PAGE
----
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Left won't pull the plug for now: Karat

The CPI(M) dismisses the possibility of immediate withdrawal of support by Left parties to the UPA on N-deal.

india Updated: Sep 24, 2007 21:51 IST

The CPI(M) on Monday dismissed the possibility of immediate withdrawal of support by Left parties to the UPA government over Indo-US nuclear deal.

Asked by reporters whether Left parties would continue with their 'friendly football match' with the UPA government or score a goal, Prakash Karat replied "abhi nahi (not now)."

He said the Manmohan Singh government should choose between Left support and its endeavour to have a strategic alliance with the US.

"The Americans will ask us to snap relations with Iran and scrap our gas pipeline project. This is an attack on our sovereignity. The Left will not allow the US to shape Indian foreign policy," Karat said.

"As long as Left parties support the UPA, US demand for privatisation of the bank, insurance and agriculture sectors will not be allowed," he said.

Karat said Left parties were not against nuclear energy but Indo-US deal which would "affect" India's indigenous nuclear programme. "We have a self-reliant nuclear energy programme."

He also said "the deal does not have majority support in Parliament. "All non-UPA political parties are against the deal but the government it seems places its word given to the US President George Bush above Parliament."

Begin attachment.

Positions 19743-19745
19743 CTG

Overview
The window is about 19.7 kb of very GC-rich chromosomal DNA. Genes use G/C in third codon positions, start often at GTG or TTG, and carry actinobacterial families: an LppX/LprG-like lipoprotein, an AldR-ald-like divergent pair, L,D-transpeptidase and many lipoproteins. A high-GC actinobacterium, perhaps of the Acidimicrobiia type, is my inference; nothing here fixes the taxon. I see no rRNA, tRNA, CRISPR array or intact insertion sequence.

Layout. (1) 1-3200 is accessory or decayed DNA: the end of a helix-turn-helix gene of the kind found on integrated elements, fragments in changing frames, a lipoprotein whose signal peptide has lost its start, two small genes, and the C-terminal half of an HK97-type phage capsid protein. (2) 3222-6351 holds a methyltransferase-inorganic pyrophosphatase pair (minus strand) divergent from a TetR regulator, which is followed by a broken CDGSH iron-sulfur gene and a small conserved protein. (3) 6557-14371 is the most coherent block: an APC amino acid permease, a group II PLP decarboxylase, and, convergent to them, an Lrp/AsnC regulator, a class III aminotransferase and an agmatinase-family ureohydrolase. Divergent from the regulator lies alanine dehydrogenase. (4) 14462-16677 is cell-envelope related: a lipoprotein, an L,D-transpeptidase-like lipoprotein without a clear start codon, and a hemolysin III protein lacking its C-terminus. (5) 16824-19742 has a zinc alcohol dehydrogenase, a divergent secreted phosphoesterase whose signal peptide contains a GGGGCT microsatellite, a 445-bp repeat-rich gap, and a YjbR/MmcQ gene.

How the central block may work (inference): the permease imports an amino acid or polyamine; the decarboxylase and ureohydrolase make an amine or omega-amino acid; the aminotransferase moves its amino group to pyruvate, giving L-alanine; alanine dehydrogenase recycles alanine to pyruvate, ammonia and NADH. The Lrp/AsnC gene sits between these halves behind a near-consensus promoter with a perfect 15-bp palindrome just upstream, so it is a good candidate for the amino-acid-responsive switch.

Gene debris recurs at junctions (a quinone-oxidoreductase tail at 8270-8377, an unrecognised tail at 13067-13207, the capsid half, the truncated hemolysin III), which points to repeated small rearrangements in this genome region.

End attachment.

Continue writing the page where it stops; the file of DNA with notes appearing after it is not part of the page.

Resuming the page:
Stating that the Left would not compromise on its stand, Karat said the UPA government instead of addressing the problem of price rise and strengthening PDS, was "wasting" time with its "pro-America" stand.

Speaking about the Sethusamundram project he said Tamil Nadu Chief Minister Karunanidhi's daughter's house was attacked in Bengaluru and BJP's office was attacked in Chennai. "All these are happening. They should not make it a political football and the project must go forward.

"Now, there is a DMK government in Tamil Nadu. Earlier, it was AIADMK and the stand of of both governments is the same. The NDA had earlier initiated the project," he said.

He said BJP had also given consent to the project during the AIADMK government and it should not be scrapped. Karat said the government should consult technical experts and consider environmental aspects to take the project forward.

Asked whether the Sethusamundram project has not given leverage to BJP, he said "Let us see. Let the people decide. A far as I know, all political parties, including BJP in Tamil Nadu, are of the opinion that the project should go ahead."
Karat was here in connection with the party's nation-wide campaign against the Indo-US nuclear deal.

Mid-term poll not our aim: The CPI(M) said foisting a mid-term poll on the country was not on its agenda, but it would not support the Manmohan Singh government if it pursued the erstwhile NDA government's agenda of 'strategic alliance' with the US, PTI adds from Patna.

"Bringing political uncertainty or precipitating a mid-term poll is not our agenda, but we will not support a government which pursues the BJP-led NDA regime's agenda of furthering strategic alliance with the US," CPI-M Politburo member Sitaram Yechury told reporters here.

He said while formulating the Common Minimum Programme, Left parties and Congress-led UPA discussed in detail the erstwhile NDA government's policy of strategic partnership with the US.